Our Latest News

Campfire restrictions extended due to increasing fire risk

19/01/2018

In the interests of public safety, the Parks and Wildlife Service (PWS) has brought in extensive campfire restrictions as the fire risk continues to increase this summer.More

Improved toilet facilities at Bruny Island

16/01/2018

The Parks and Wildlife Service has completed work on a new toilet facility at the Bruny Island Neck Game Reserve.More

Further upgrade to South Coast Track

05/01/2018

The South Coast Track is one of Tasmania's great bushwalks, and the completion of recent upgrades has significantly improved the user experience along the track before the start of the peak walking season.More

Macquarie Island pest removal underway

04/09/2007

Highly skilled dog trainers are being encouraged to register their interest in getting involved in a major rabbit and rodent eradication program for Tasmania's World Heritage listed Macquarie Island.

The dog training project is just one of a number of practical activities under the Australian and Tasmanian Government's joint $24.6 million Plan for the Eradication of Rabbits and Rodents on Subantarctic Macquarie Island.

Agreed in June this year, the seven-year plan is the most ambitious attempt in the world to eradicate rabbits, rats and mice from a large island.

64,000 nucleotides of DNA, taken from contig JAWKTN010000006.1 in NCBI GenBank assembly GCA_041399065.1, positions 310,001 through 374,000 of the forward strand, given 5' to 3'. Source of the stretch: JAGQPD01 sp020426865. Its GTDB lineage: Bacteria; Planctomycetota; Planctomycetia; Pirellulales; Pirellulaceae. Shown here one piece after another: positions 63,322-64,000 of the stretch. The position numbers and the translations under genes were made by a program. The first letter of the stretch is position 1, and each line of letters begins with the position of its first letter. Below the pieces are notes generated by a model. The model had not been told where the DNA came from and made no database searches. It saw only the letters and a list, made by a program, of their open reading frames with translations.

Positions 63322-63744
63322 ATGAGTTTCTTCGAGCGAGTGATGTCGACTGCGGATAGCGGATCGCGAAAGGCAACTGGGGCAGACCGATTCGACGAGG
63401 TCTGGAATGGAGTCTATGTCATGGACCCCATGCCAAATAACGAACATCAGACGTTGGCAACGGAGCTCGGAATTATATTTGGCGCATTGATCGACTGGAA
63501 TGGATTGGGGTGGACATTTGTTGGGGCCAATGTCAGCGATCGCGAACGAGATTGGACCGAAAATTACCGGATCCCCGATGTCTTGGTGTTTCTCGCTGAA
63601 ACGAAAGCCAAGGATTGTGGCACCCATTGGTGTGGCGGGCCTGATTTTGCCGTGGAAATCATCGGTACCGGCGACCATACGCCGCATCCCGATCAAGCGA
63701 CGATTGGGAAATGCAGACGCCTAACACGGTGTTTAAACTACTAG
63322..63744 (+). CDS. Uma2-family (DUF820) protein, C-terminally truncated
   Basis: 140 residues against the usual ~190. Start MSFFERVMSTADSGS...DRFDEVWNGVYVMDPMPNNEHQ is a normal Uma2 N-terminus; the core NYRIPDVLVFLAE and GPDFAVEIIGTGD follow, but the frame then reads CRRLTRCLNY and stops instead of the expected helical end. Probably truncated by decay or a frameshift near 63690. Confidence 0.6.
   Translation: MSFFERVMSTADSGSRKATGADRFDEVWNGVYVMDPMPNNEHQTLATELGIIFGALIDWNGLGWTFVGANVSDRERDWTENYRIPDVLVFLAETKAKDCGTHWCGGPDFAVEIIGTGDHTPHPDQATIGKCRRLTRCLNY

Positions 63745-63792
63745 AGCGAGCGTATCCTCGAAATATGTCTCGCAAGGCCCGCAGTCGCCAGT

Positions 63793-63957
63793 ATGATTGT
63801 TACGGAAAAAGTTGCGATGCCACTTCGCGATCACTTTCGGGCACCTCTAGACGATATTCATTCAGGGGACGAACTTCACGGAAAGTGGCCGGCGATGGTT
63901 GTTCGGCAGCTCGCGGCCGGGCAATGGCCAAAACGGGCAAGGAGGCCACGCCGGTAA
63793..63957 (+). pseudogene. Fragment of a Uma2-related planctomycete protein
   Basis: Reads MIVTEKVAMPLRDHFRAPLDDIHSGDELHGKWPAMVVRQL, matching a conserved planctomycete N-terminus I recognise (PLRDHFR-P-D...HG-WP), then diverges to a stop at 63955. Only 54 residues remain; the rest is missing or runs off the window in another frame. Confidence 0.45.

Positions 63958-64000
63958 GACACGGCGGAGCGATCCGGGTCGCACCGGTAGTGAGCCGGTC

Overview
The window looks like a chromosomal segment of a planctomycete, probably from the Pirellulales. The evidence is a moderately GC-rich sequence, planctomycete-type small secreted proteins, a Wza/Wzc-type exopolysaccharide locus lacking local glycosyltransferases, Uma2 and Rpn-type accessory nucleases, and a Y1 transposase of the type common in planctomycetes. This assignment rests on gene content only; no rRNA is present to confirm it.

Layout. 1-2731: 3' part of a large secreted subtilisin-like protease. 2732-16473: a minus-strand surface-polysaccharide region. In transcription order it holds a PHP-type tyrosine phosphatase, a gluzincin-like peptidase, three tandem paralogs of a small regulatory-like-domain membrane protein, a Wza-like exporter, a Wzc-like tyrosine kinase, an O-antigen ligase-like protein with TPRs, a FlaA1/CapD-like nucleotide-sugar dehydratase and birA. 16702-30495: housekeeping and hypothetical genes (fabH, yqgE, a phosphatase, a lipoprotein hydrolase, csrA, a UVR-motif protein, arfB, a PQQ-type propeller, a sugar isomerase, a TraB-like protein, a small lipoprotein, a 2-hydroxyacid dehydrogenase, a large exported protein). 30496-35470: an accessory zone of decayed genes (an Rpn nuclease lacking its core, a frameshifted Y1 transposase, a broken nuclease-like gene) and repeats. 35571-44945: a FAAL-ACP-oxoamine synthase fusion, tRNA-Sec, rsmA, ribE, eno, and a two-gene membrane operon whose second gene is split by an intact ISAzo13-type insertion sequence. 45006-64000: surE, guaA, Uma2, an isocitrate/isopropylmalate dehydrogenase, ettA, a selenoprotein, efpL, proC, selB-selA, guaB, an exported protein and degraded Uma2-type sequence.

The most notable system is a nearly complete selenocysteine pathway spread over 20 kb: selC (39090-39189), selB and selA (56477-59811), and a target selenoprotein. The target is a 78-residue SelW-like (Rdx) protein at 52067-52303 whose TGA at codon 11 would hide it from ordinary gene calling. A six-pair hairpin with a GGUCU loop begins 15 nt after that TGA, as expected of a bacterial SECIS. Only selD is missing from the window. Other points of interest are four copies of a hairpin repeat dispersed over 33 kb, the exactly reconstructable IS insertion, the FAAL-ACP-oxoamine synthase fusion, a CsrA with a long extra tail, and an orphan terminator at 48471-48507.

In a joint media statement this week, Australian Minister for the Environment and Water Resources, Malcolm Turnbull, and Tasmanian Minister for Tourism, Arts and the Environment, Paula Wriedt, said preliminary work was already underway.

One of Australia's 17 unique World Heritage listed areas, Macquarie Island is under increasing threat from rabbits and rodents. Rabbits are a particular problem, causing erosion and removing vegetation protecting burrowing seabird colonies.

Early work under the plan has seen fencing and rabbit control on North Head, test baiting and helicopter overflights around penguin colonies and discussions with expert dog trainers on the training required for rabbit eradication.

Rabbit hunting dogs will go in after the major baiting exercise is complete. They'll be trained to an exceptionally high standard, based on a certification system developed by the Department of Conservation in New Zealand.

The dog training project is being managed by the Tasmanian Parks and Wildlife Service.

Parks and Wildlife will work closely with experts to select breeds and train a number of dogs, ensuring they consistently target rabbits - not native island animals.

After training is complete the dogs will be assessed against a stringent set of criteria, accredited, matched with an experienced handler and then sent into the field.

Handler and dog teams will be well-equipped for the island's rough terrain and cold weather.

All work is being guided by the best available science to use the most humane and efficient eradication methods.
Eradication is a long-term solution, not a short-term fix to ensure the exceptional natural beauty of the island and its outstanding universal values will be protected into the future.

Macquarie Island was inscribed on the World Heritage List in 1997.

It is the only island in the world made entirely of oceanic crust and rocks from deep below the earth's crust. It is also home to a rich array of wildlife, including penguins, albatross and seals. For more detail visit www.heritage.gov.au.

Expert dog trainers interested in the training program can contact the project manager on (03) 6233 7876 or email keith.springer@parks.gov.tas.au.